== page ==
Låftman, S. B., Modin, B., & Östberg, V. (2013). Cyberbullying and subjective health: a large-scale study of students in Stockholm, Sweden. Children and Youth Services Review, 35(1), 112–119.
Lien, L., Lien, N., Heyerdahl, S., Thoresen, M., & Bjertness, E. (2006). Consumption of soft drinks and hyperactivity, mental distress, and conduct problems among adolescents in Oslo, Norway. American Journal of Public Health, 96(10), 1815–1820.
Morales, J. F., Yubero, S., & Larrañaga, E. (2016). Gender and bullying: Application of a three-factor model of gender stereotyping. Sex Roles, 74(3-4), 169–180.
Nansel, T. R., Overpeck, M., Pilla, R. S., Ruan, W. J., Simons-Morton, B., & Scheidt, P. (2001). Bullying behaviors among US youth: Prevalence and associations with psychosocial adjustment. JAMA, 285(16), 2094–2100.
National Academies of Sciences, E., and Medicine. (2016). Preventing Bullying Through Science, Policy, and Practice. Washington, DC: National Academies Press.
National Center for Health Statistics. (2000). Inadequate Sleep Optional Module. National Health Interview Survey 2000. Retrieved from https://www.cdc.gov/sleep/surveillance.html
Naudé, H., & Pretorius, E. (2003). Investigating the effects of asthma medication on the cognitive and psychosocial functioning of primary school children with asthma. Early Child Development and Care, 173(6), 699–709.
Navarro, R., Larrañaga, E., & Yubero, S. (2011). Bullying-victimization problems and aggressive tendencies in Spanish secondary schools students: the role of gender stereotypical traits. Social Psychology of Education, 14(4), 457–473.
Olweus, D. (1993). Bullying at school: What we know and what we can do. Oxford, England: Wiley-Blackwell.
Rigby, K. (1998). The relationship between reported health and involvement in bully/victim problems among male and female secondary schoolchildren. Journal of Health Psychology, 3(4), 465–476.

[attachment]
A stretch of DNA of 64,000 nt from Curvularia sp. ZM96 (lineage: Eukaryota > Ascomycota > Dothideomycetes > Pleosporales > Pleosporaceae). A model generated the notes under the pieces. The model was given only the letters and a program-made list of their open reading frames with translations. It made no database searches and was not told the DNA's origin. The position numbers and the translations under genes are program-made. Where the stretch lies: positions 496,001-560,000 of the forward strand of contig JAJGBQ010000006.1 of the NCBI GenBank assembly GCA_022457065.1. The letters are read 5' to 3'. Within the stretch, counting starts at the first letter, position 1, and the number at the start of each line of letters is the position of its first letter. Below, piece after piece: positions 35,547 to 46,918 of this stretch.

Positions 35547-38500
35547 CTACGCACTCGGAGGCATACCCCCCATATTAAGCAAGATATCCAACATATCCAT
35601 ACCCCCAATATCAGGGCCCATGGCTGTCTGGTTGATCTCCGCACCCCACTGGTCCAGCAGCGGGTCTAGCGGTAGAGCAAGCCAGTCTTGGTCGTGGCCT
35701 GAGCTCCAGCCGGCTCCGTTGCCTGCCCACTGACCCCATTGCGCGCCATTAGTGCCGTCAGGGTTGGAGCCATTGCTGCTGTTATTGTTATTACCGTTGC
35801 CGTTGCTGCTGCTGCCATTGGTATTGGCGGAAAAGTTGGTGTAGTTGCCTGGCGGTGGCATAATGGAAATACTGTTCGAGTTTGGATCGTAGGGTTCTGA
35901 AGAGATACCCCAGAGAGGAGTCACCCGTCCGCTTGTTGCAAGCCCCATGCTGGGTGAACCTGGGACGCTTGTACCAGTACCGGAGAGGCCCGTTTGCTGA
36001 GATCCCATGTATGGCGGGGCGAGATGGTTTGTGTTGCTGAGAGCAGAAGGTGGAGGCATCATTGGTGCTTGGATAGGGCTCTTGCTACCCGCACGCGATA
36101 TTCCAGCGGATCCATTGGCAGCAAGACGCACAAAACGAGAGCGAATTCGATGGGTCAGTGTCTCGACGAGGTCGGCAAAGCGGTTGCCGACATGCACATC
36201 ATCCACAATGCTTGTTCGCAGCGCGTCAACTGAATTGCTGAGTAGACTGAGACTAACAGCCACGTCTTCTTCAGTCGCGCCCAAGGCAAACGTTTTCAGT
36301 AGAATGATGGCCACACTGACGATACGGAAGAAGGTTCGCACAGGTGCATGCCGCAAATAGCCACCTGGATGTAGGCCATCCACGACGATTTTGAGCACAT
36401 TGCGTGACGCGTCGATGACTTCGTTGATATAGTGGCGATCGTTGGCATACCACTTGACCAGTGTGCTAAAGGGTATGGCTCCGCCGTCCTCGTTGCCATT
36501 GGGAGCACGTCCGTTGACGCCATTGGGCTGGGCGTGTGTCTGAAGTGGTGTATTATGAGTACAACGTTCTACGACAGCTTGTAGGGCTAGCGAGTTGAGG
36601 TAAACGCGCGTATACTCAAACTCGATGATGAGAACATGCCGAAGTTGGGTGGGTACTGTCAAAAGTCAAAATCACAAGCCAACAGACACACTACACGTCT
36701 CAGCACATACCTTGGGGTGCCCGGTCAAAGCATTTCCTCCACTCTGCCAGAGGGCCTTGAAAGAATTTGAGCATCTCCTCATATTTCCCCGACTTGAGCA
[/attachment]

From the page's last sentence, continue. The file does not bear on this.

Salmivalli, C. (2009). Bullying and the peer group: a review. Aggression and Violent Behavior, 15(2), 112–120.
Sciberras, E., Bisset, M., Hazell, P., Nicholson, J. M., Anderson, V., Lycett, K., & Efron, D. (2016). Health‐related impairments in young children with ADHD: a community‐based study. Child: Care, Health and Development, 42(5), 709–717.
Sesar, D., & Sesar, K. (2012). Psychosomatic problems as the result of participation in bullying behaviour or risk factor for involvement in bullying behavior. Pedijatrija Danas: Pediatrics Today, 8(2), 114–126.
Shochat, T., Cohen-Zion, M., & Tzischinsky, O. (2014). Functional consequences of inadequate sleep in adolescents: a systematic review. Sleeping Medicine Reviews, 18(1), 75–87.
Solberg, M. E., & Olweus, D. (2003). Prevalence estimation of school bullying with the Olweus Bully/Victim Questionnaire. Aggressive Behavior, 29(3), 239–268.
Sontag, L. M., Clemans, K. H., Graber, J. A., & Lyndon, S. T. (2011). Traditional and cyber aggressors and victims: a comparison of psychosocial characteristics. Journal of Youth and adolescence, 40(4), 392–404.
Sourander, A., Klomek, A. B., Ikonen, M., Lindroos, J., Luntamo, T., Koskelainen, M., & Helenius, H. (2010). Psychosocial risk factors associated with cyberbullying among adolescents: a population-based study. Archives of General Psychiatry, 67(7), 720–728.
Strauss, R. S. (1999). Comparison of measured and self-reported weight and height in a cross-sectional sample of young adolescents. International Journal of Obesity and Related Metabolic disorders, 23(8), 904–908.
Strauss, R. S. (2000). Childhood obesity and self-esteem. Pediatrics, 105(1), e15–e15.
Suglia, S. F., Solnick, S., & Hemenway, D. (2013). Soft drinks consumption is associated with behavior problems in 5-year-olds. The Journal of Pediatrics, 163(5), 1323–1328.
Swearer, S. M., Wang, C., Maag, J. W., Siebecker, A. B., & Frerichs, L. J. (2012). Understanding the bullying dynamic among students in special and general education. Journal of School Psychology, 50(4), 503–520.
Tippett, N., & Wolke, D. (2014). Socioeconomic status and bullying: a meta-analysis. American Journal of Public Health, 104(6), e48–e59.